not a question of how many tests you have only. If you don`t have the test, 

you can`t do it. But now that we`re about to have the test -- about means 

in a few days -- it`s how you use those tests that are going to be really 



Italy had a lot of tests and has had a big problem. They didn`t do rigorous 

contact tracing and mandatory isolation. That`s what needs to be done now. 




And let me take a final question, Lisa. We`re a little short on time -- 

heads up -- but what do you say to other nurses and doctors who look at 

this and their families and are thinking about the risk exposure? What do 

you say to them? Because, clearly, you seem to believe in your profession, 

and this is hard on everyone. 


MERCK: Well, I have a lot of friends in the nursing field and the health 

care field, and they`re just really worried. They`re like, is this worth it 

to my family? Am I bringing stuff home to my family?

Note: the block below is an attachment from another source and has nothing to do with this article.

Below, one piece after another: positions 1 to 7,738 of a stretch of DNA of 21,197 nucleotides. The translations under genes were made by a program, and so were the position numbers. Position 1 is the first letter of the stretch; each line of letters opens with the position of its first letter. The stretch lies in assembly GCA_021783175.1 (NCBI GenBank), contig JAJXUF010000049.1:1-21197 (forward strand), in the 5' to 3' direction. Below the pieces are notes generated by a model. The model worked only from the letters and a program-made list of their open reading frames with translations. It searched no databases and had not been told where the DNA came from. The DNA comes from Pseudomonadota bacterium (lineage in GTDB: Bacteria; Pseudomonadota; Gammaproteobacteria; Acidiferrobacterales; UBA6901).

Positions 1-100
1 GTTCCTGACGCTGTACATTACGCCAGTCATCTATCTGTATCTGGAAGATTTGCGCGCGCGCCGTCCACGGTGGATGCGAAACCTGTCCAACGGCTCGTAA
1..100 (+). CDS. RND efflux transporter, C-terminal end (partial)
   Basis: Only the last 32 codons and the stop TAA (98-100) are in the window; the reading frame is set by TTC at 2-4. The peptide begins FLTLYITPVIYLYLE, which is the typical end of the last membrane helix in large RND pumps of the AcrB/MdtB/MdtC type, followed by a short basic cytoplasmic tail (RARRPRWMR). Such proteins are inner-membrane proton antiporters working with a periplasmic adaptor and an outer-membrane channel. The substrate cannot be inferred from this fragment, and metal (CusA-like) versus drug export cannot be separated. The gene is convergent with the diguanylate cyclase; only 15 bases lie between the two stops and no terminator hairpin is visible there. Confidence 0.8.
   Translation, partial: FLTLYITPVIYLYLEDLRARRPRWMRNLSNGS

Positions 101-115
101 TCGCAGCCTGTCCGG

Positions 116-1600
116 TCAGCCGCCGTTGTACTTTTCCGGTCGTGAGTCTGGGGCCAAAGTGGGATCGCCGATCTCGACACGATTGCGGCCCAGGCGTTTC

And for me, as a nurse and to my fellow nurses and health care providers, 

is, am I going to get reinfected again? And the other thing is, how long am 

I a carrier for? Because, right now, I have been told, you need to have two 

negative corona tests 24 hours apart. 


And then I was just told the other day that I only need isolation for 10 

days, and now I don`t need any other testing. And so I am very worried 

about going back in the public sector and practicing. 


MELBER: Professor, can you briefly resolve that for us, possibly? 


HASELTINE: I wish I could. There is no answer to that question. The only 

answer that question is to make sure testing is done frequently, not just 

every so often. 


Every day is the best way to do these testing. And certainly she needs to 

be tested many times, at least twice, before she goes back to work.